Functional insights into protein acetylation in the hyperthermophilic archaeon Sulfolobus islandicus
Proteins undergo acetylation at the Nε-amino group of lysine residues and the Nα-amino group of the N-terminus in Archaea as in Bacteria and Eukarya. However, the extent, pattern and roles of the modifications in Archaea remain poorly understood. Here we report the proteomic analyses of a wild-type Sulfolobus islandicus strain and its mutant derivative strains lacking either a homologue of the protein acetyltransferase Pat (SisPat) or a homologue of the Nt-acetyltransferase Ard1 (ΔSisArd1). A total of 1,708 Nε-acetylated lysine residues in 684 proteins (26% of the total proteins), and 158 Nt-acetylated proteins (44% of the identified proteins) were found in S. islandicus. ΔSisArd1 grew more slowly than the parental strain, whereas ΔSisPat showed no significant growth defects. Only 24 out of the 1,503 quantifiable Nε-acetylated lysine residues were differentially acetylated, and all but one of the 24 residues were less acetylated, by >1.3 fold in ΔSisPat than in the parental strain, indicating the narrow substrate specificity of the enzyme. Six acyl-CoA synthetases were the preferred substrates of SisPat in vivo, suggesting that Nε-acetylation by the acetyltransferase is involved in maintaining metabolic balance in the cell. Acetylation of acyl-CoA synthetases by SisPat occurred at a sequence motif conserved among all three domains of life. On the other hand, 92% of the identified N-termini were acetylated by SisArd1 in the cell. The enzyme exhibited broad substrate specificity and was capable of modifying nearly all types of the target N-termini of human NatA-NatF. The deletion of the SisArd1 gene altered the cellular levels of 18% of the quantifiable proteins (1,518) by >1.5 fold. Consistent with the growth phenotype of ΔSisArd1, the cellular levels of proteins involved in cell division and cell cycle control, DNA replication, and purine synthesis were significantly lowered in the mutant than those in the parental strain.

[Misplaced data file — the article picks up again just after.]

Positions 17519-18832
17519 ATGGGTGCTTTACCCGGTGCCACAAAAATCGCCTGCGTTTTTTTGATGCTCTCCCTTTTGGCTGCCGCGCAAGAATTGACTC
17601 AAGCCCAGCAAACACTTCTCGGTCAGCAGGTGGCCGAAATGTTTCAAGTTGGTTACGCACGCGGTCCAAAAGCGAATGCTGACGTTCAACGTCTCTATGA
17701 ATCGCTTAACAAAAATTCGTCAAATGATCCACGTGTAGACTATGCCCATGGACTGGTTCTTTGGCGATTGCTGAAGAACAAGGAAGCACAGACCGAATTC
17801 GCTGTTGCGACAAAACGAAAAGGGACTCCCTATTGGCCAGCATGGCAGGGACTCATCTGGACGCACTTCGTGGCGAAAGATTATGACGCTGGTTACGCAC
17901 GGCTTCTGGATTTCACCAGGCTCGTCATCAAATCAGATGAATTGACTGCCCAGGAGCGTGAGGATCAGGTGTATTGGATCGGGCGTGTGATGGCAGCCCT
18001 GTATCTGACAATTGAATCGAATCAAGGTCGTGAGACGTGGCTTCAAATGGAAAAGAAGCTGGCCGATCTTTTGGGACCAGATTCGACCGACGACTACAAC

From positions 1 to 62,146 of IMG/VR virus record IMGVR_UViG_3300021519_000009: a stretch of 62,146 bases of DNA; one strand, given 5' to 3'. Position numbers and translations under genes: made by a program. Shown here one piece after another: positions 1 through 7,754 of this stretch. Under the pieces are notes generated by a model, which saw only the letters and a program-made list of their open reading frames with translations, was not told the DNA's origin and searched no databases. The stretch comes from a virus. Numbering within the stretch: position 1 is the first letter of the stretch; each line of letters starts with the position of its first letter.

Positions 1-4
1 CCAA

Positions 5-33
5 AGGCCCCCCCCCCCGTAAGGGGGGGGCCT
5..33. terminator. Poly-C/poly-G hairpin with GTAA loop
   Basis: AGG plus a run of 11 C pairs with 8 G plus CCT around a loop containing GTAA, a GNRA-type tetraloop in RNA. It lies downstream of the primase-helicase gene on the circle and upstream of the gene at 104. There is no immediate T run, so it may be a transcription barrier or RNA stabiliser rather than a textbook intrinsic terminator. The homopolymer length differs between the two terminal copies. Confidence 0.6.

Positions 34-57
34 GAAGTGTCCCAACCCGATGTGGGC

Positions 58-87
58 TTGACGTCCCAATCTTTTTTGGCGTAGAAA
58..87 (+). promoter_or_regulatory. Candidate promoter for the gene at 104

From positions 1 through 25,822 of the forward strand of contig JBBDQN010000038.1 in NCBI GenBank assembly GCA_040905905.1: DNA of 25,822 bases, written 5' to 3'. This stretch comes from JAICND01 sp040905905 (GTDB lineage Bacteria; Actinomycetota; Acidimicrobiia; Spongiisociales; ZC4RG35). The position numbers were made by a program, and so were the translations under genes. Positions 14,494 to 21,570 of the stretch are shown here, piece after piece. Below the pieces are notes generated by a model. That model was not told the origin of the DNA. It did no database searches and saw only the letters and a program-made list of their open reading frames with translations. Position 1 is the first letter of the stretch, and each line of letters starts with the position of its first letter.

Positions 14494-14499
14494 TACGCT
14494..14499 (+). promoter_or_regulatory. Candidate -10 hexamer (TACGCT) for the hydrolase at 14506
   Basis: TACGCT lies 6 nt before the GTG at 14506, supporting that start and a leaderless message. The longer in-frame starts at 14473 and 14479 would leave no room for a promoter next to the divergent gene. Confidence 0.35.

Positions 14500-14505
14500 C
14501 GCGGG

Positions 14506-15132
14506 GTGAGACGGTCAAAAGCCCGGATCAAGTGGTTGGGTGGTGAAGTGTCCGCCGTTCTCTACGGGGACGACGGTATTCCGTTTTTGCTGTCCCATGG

Sample Processing Protocol